According to the profiler, _fwrite_nolock accounts for only 6% of the time, the rest is overhead. In my particular case, thread safety is an obvious excess, I’ll sacrifice it by replacing the fwrite call with _fwrite_nolock - even with arguments I don’t need to be smart . Total: this simple manipulation at times reduced the cost of recording the result, which in the original version amounted to almost half the time cost. By the way, in the POSIX world there is a similar function - fwrite_unlocked . Generally speaking, the same goes for fread. Thus, with the help of the #define pair, you can get yourself a cross-platform solution without unnecessary locks if they are not necessary (and this happens quite often).

    fwrite, _fwrite_nolock, setvbuf

    Let's abstract from the original project and start testing a specific case: recording a large file (512 MB) in extremely small portions - 1 byte. Test system: AMD Ryzen 7 1700, 16 GB RAM, HDD 3.5 "7200 rpm 64 MB cache, Windows 10 1809, the binar was built in 32-bit, optimizations are enabled, the library is statically linked.

    Sample for the experiment:

    #ifdef _MSC_VER
    #define fwrite_unlocked _fwrite_nolock
    using namespace std::chrono;
    int main()
        std::unique_ptr file(fopen("test.bin", "wb"), fclose);
        if (!file)
            return 1;
        constexpr size_t TEST_BUFFER_SIZE = 256 * 1024;
        if (setvbuf(file.get(), nullptr, _IOFBF, TEST_BUFFER_SIZE) != 0)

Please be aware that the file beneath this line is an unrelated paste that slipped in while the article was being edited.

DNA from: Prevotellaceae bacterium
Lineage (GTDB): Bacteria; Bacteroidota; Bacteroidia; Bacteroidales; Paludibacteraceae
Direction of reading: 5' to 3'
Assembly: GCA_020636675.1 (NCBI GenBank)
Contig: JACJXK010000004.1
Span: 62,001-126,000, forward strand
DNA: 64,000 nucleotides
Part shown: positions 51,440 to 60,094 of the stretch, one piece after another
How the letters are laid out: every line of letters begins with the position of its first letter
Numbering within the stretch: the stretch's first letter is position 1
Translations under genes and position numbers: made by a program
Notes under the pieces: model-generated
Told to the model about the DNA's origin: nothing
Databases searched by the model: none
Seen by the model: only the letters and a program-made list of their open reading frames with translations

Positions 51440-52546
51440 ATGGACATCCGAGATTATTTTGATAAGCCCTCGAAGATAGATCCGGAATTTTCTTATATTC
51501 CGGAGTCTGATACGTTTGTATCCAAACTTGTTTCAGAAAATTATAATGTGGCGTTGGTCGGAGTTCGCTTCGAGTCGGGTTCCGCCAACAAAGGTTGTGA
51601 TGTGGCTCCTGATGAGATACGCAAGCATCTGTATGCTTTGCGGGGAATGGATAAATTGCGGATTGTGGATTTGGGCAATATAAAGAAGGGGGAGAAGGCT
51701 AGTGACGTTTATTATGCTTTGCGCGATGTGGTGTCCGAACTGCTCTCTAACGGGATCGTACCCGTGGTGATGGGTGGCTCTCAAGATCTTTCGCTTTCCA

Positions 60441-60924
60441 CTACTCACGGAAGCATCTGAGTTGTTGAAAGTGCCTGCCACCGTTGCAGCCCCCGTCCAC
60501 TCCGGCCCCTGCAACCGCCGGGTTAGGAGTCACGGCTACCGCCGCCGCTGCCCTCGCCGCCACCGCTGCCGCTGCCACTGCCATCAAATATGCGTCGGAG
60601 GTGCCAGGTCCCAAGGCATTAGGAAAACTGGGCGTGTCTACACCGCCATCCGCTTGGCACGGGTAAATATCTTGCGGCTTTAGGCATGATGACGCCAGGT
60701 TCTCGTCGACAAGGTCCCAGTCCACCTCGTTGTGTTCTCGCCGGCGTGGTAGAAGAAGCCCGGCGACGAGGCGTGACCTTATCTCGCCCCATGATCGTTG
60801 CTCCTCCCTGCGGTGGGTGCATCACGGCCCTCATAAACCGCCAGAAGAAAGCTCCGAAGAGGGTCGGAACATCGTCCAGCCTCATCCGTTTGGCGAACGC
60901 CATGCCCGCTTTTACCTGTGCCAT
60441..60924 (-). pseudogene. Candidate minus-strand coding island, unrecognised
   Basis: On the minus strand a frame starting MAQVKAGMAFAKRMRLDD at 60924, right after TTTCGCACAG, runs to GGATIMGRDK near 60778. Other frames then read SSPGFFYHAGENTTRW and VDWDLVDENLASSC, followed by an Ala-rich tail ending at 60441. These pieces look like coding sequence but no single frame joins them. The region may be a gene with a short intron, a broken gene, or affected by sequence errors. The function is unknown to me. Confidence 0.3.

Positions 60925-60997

return 2;
        auto start = steady_clock::now();
        const uint8_t b = 77;
        constexpr size_t TEST_FILE_SIZE = 512 * 1024 * 1024;
        for (size_t i = 0; i < TEST_FILE_SIZE; ++i)
            fwrite_unlocked(&b, sizeof(b), 1, file.get());
        auto end = steady_clock::now();
        auto interval = duration_cast(end - start);
        printf("Time: %lld\n", interval.count());
        return 0;

    The variables will be TEST_BUFFER_SIZE, and for a couple of cases we’ll replace fwrite_unlocked with fwrite. Let's start with the case of fwrite without explicitly setting the buffer size (comment out setvbuf and the associated code): time 27048906 μs, write speed - 18.93 Mb / s. Now set the buffer size to 64 Kb: time - 25037111 μs, speed - 20.44 Mb / s. Now we test the operation of _fwrite_nolock without calling setvbuf: 7262221 ms, the speed is 70.5 Mb / s!